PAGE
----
It’s important to keep vitamin A supplements in childproof containers, as high doses of the vitamin (10 times the recommended daily allowance, or RDA) can cause toxicity. While vitamin A supplementation is important in pregnancy to ensure the proper development of the fetus’ eyes and to reduce the risk of congenital blindness,[40],[41] doses of over 10,000 international units (IU) of supplemental vitamin A daily in pregnant mothers may harm the unborn child.[42] Thankfully, the amount of vitamin A found in pediatric and prenatal multivitamins is typically well within the safe range.

Zinc

Dietary zinc deficiency in children can cause impaired growth and development, as well as increased susceptibility to infections.[43]

According to the World Health Organization (WHO), 13% of all lower respiratory tract infections (such as pneumonia and flu) in children age five and younger may be related to zinc deficiency.[44] A 2016 meta analysis of six trials found that zinc supplementation reduced the risk of pneumonia by 13% in this age group as well.[45]

Zinc supplementation reduced the risk of pneumonia by 13% in children age five and younger.

By supporting the production of antibodies in the mucus membranes, zinc can also help stave off intestinal infections and diarrhea in children[46],[47],[48] and mend a leaky gut.[49]

It’s important to note that taking large quantities of zinc on a regular basis can interfere with copper bioavailability; choosing a multivitamin with both zinc and copper is an easy way to avoid nutritional imbalance.

Multivitamins for height and growth

A randomized controlled trial (RCT) conducted in healthy 4 to 13-year-old children attending public school in Thailand sought to identify some of the benefits of multivitamin supplementation.[50]

The 70 school children participating in the study were randomized to receive either zinc bisglycinate (20 mg elemental zinc) plus a multivitamin (containing 1,000 IU vitamin A; 200 IU vitamin D; 10 mg B1; 3 mg B2; 1 mg B6; 10 μg B12; 40 mg B3) or placebo daily, five days weekly, for a duration of six months.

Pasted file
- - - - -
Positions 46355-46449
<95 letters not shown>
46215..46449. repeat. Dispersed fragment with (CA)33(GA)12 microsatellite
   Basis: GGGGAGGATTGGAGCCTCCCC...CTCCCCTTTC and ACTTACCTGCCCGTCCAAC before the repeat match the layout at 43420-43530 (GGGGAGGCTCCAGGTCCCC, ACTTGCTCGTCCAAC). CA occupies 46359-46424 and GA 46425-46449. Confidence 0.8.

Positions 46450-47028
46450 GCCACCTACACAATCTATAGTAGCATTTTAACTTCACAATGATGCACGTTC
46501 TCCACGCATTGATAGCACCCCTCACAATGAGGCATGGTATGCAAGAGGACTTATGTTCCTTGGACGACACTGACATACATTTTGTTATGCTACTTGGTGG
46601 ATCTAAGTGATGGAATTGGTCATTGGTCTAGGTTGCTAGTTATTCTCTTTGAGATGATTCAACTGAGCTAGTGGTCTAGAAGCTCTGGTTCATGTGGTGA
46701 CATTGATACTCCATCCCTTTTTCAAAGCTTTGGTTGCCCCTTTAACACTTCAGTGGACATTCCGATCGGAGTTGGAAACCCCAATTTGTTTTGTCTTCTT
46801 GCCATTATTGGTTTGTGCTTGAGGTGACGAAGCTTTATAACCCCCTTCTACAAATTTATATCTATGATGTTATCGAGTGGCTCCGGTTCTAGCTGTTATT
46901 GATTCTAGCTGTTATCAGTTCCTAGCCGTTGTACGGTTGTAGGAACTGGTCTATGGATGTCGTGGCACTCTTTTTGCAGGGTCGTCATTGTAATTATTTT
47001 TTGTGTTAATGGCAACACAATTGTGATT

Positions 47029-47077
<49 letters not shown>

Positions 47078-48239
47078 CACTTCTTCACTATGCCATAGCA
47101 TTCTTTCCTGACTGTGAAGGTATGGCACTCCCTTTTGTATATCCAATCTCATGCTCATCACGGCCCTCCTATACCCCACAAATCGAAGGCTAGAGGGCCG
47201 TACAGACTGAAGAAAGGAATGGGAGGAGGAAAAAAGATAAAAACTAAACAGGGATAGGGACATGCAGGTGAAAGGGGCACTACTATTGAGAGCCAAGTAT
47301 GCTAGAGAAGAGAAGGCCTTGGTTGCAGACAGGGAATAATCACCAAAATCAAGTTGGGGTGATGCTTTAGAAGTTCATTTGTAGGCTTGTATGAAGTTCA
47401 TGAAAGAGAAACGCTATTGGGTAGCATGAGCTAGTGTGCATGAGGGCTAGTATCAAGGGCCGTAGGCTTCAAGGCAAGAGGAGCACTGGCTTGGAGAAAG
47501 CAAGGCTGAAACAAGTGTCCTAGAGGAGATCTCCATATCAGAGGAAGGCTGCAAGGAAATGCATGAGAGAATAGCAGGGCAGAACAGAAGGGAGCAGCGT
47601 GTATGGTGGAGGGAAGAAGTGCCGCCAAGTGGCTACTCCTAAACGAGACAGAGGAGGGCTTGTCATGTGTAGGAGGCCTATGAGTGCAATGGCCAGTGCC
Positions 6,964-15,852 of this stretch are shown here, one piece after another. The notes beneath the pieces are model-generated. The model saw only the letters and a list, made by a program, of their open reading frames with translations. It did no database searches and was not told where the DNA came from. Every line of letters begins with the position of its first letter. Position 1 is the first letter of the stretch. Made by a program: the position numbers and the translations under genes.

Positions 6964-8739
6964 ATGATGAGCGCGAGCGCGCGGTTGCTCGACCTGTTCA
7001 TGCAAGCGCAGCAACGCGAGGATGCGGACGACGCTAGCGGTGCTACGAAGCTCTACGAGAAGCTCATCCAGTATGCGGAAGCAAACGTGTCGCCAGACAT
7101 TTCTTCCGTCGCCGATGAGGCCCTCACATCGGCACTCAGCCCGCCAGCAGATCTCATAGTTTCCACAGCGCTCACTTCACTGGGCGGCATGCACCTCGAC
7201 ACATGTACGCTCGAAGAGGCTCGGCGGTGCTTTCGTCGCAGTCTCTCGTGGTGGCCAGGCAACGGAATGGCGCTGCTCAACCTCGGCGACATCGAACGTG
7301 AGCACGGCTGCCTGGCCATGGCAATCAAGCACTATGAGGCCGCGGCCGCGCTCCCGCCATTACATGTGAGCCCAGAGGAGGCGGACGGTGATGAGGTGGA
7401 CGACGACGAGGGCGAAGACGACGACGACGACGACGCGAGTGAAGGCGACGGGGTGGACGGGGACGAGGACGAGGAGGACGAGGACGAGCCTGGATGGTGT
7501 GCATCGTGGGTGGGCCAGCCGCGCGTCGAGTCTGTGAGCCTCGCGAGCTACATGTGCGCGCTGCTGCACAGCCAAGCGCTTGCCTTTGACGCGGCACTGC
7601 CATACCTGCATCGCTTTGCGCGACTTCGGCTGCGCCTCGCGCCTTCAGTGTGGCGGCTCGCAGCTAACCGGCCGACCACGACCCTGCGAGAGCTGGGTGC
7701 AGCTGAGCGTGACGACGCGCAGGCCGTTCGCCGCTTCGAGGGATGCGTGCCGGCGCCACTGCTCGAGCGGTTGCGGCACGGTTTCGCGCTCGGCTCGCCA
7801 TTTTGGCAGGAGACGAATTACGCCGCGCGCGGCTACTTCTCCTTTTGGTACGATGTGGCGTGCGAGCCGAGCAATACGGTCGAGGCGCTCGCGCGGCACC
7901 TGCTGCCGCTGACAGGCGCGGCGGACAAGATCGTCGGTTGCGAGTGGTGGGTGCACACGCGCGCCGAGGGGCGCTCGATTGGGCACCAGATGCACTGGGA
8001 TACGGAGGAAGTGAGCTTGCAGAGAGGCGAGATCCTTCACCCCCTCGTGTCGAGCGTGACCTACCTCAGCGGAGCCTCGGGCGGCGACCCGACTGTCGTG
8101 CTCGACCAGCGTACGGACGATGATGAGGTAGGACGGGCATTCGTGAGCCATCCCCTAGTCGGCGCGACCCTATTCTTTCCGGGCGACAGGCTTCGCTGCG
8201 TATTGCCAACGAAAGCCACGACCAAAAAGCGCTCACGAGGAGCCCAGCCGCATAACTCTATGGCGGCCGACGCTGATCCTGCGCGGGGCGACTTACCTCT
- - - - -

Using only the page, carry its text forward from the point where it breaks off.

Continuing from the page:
The children who received zinc and multivitamins grew more in height than those in the placebo group.

The children who received zinc and multivitamins grew more in height than those in the placebo group. This difference was significant by only two months of supplementation, and was especially pronounced in preadolescents.

Choosing the right multivitamin

While high-quality nutritional supplements can conveniently help maintain nutritional status quo within the body, not all products are created equally. It’s therefore important to use well-formulated products from reputable brands.

It can be tricky to find a good quality children’s multivitamin that does not contain sugar (or even worse, high fructose corn syrup) or artificial colorings. Gummy vitamins can feed a child’s sweet tooth, making them crave more sugars throughout the day. Sweet gummies can also cause dental problems.

Whereas some children do just fine with “regular” B vitamins, those with genetic mutations and special needs sometime require that vitamin B12 and folic acid be in their methylated forms in supplements. Thankfully, more medically focused supplement companies include higher-quality forms of these B vitamins, as well as vitamin D3, in their children’s multivitamin supplements.

It’s also important to remember that a nutritional supplement is designed to be just that – a supplement: something that completes or enhances something else when added to it. Although some of us – not to mention our kids! – prefer fizzy drinks and gummy vitamin “treats” to actual food, we’re likely to get limited health outcomes from adding even the best of multivitamin/mineral supplements to a poor quality diet. Likewise, fortified products like breads and cereals are not as nutritionally dense as a balanced, nutritious diet consisting of a variety of whole, “real” foods.[51]

The best bet is likely to feed your child(ren) a balanced, nutritious diet, supplemented by a high-quality multivitamin.

 

Check out this article to learn about the value of multivitamin supplementation in adults.

 

Click here to see References